Marines dive toward objective during beach reconnaissance training
By Cpl. Matthew Manning
| III Marine Expeditionary Force | April 30, 2014
OKINAWA, Japan --
Marines executed combatant diver and beach reconnaissance training April 24 in the Central Training Area to build upon amphibious reconnaissance tactics, techniques and procedures.
The training was composed of Marines with 3rd Reconnaissance Battalion, 3rd Marine Division, inserting into a lake from a combat rubber raiding craft, swimming to a beachhead, and assaulting a simulated hostile force.
“We are working to build the team’s confidence with using these dive systems and drive home our standard operating procedures for this type of operation, to make everything become muscle memory,” said 1st Lt. Daniel A. Romans, a platoon commander with the battalion, 3rd Marine Division, III Marine Expeditionary Force.
The Marines used MK 25 rebreathers for their dive systems, which differ greatly from more well-known scuba equipment.
“It doesn’t matter if you are using scuba equipment or the MK 25 – all diving is dangerous,” said Cpl. Darius J. Moussavi, a reconnaissance man with the battalion. “The biggest difference between scuba and the MK 25 is that scuba is an open circuit, which means it releases a lot of bubbles, and the MK 25 does not. By using a system which does not produce bubbles, we are able to swim to the objective without the enemy knowing our position.”
The rebreather does not produce bubbles because it scrubs and recycles the air the user exhales to keep the oxygen tank full, according to Cpl. Dexter R. Thorpe, a reconnaissance man with the battalion.
“If we were to use scuba equipment instead of the MK 25 system, the bubbles that come out every time we breathe would show exactly where we are in the water and what direction we are moving,” said Thorpe, a Wilmington, N.C., native. “Although the bubbles coming from a scuba system may look small to the diver underwater, all that air is under pressure, and as the bubbles rise, they get significantly larger and create a noticeable disturbance on the surface of the water.”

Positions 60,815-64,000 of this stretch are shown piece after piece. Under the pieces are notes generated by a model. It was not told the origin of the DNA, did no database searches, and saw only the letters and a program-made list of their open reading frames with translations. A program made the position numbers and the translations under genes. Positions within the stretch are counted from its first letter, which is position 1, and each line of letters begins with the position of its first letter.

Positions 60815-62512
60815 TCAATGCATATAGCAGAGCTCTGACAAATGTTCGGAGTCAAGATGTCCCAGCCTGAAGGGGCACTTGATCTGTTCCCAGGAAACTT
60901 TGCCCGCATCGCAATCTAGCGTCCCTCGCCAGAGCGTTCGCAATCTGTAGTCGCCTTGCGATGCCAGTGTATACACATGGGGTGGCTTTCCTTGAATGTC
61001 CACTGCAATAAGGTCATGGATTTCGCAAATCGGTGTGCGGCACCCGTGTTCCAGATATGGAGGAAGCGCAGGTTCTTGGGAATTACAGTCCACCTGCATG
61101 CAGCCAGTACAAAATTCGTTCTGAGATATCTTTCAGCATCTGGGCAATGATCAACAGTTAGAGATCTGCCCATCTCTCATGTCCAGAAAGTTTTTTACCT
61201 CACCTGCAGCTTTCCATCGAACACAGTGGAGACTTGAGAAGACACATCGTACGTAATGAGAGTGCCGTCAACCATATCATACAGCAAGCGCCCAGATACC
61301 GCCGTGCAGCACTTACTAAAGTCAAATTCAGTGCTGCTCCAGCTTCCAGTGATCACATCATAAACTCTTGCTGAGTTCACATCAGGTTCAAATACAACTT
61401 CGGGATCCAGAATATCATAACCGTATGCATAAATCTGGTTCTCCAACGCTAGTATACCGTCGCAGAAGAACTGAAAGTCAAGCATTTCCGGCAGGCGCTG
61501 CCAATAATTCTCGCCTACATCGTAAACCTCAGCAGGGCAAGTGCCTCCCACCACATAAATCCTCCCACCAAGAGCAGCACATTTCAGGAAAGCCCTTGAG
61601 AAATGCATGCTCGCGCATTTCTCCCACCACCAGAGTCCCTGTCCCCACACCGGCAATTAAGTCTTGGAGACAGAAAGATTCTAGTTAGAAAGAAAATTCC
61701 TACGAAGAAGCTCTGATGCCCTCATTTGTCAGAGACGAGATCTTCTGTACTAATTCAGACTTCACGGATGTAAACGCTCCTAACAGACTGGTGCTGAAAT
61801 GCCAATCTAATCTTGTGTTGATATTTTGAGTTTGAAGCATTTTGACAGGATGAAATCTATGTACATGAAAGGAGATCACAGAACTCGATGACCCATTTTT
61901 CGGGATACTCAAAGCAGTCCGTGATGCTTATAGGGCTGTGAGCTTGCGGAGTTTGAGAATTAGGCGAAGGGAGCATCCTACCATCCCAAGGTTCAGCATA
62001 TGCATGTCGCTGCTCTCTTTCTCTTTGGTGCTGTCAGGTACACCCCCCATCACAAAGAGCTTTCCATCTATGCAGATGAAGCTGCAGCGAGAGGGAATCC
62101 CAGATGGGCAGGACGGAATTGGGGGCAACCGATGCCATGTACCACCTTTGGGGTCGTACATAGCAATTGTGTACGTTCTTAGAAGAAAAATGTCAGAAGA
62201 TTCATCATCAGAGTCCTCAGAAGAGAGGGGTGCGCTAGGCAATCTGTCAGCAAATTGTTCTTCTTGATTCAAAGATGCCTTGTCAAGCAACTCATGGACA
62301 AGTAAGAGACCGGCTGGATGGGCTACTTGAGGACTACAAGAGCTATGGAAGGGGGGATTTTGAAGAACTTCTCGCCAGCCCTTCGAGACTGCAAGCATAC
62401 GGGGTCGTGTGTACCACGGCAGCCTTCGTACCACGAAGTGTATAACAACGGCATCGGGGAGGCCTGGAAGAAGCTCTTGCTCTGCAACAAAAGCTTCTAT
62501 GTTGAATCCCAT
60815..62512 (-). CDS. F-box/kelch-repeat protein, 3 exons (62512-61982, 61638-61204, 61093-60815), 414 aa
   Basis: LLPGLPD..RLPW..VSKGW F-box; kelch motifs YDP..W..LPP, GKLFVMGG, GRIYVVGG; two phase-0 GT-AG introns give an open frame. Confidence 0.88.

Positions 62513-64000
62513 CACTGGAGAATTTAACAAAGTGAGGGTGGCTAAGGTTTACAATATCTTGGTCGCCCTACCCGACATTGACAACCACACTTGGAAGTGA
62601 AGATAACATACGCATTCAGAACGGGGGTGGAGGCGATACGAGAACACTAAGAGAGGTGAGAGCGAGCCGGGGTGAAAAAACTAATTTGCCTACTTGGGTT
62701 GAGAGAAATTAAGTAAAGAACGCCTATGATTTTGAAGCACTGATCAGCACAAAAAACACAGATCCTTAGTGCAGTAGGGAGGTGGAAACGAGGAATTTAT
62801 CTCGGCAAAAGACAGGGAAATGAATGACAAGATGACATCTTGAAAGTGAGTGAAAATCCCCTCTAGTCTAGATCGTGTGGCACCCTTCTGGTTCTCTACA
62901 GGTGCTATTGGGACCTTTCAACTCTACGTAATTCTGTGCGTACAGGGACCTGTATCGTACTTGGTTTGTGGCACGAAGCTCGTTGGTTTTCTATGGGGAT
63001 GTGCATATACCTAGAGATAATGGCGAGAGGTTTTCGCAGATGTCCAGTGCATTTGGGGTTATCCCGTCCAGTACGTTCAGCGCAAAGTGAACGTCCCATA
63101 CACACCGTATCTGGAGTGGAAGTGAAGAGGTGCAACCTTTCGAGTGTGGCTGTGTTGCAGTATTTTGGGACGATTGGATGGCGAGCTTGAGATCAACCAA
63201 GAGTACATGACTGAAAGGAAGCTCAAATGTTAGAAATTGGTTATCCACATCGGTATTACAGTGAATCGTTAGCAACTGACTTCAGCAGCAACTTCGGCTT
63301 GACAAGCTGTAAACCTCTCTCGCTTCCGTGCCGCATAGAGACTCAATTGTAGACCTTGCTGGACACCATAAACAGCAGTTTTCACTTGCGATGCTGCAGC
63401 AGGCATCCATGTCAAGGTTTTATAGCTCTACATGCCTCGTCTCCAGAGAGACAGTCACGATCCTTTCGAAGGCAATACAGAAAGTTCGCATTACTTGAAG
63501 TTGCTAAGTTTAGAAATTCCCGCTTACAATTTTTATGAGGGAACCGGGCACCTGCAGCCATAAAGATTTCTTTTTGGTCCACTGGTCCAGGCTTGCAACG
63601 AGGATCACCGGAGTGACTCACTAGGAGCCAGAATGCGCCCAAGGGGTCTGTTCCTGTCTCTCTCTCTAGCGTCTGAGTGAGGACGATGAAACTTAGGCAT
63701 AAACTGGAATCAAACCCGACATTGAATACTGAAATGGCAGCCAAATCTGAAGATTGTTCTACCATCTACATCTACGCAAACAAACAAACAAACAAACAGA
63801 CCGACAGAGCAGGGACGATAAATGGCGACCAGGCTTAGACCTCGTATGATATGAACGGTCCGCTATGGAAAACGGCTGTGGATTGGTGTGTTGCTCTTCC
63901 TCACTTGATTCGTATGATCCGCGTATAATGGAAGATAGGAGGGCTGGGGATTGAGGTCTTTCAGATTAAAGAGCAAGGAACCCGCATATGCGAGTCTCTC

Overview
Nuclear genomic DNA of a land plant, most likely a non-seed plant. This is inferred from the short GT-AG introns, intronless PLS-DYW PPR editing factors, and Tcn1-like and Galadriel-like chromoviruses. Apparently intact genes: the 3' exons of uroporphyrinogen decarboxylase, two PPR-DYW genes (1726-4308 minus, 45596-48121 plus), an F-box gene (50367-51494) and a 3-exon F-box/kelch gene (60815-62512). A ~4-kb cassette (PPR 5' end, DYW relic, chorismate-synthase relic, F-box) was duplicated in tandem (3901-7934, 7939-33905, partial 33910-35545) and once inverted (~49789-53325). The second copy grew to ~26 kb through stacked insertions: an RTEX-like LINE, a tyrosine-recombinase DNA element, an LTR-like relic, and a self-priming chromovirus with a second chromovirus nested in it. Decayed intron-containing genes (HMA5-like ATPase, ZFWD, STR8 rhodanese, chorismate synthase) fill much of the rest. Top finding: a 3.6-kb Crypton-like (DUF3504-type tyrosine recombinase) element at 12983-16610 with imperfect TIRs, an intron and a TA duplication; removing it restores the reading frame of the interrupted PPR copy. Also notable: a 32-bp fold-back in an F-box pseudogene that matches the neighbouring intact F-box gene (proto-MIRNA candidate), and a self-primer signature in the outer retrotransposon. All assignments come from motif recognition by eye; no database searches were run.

Even with the low profile provided by the MK 25, the Marines focused on employing slow, systematic movements as stealth is much more important for reconnaissance missions than assaulting a beach, according to Romans, a Maryville, Tenn., native.
“You have to have different methods of exiting the water based on the body of water you are in,” said Romans. “A beach will have a surf zone and the waves will hide a lot of noise. However, if you are in a lake or a river, you have to move with slow and methodical movements exiting the water in order to maintain sound discipline.”
To increase their combat proficiency while wearing the rebreathers, the Marines repeatedly swam to the beach, encountered simulated hostile fire, applied the appropriate immediate actions to include returning fire, and egressed back into the water, according to Moussavi, a White Plains, N.Y., native.
“The scenarios we trained on would not be an ideal insertion for a reconnaissance mission,” said Moussavi. “We never want the enemy to know where we are, but we need to be able to respond to those worst-case scenarios, such as having to engage the enemy while still wearing the MK 25. By practicing these immediate action drills over and over, when someone says ‘contact front,’ we instantly move into the proper positions to engage the enemy.”
As the Marine Corps focuses on getting back to its amphibious roots, the Marines with the battalion are expecting to execute combatant diver training on a regular basis, according to Romans.
“This training is something we as a battalion have not done in years,” said Romans. “As we continue to do this training and establish our standing operating procedures, we will share what we have learned with other reconnaissance battalions.”
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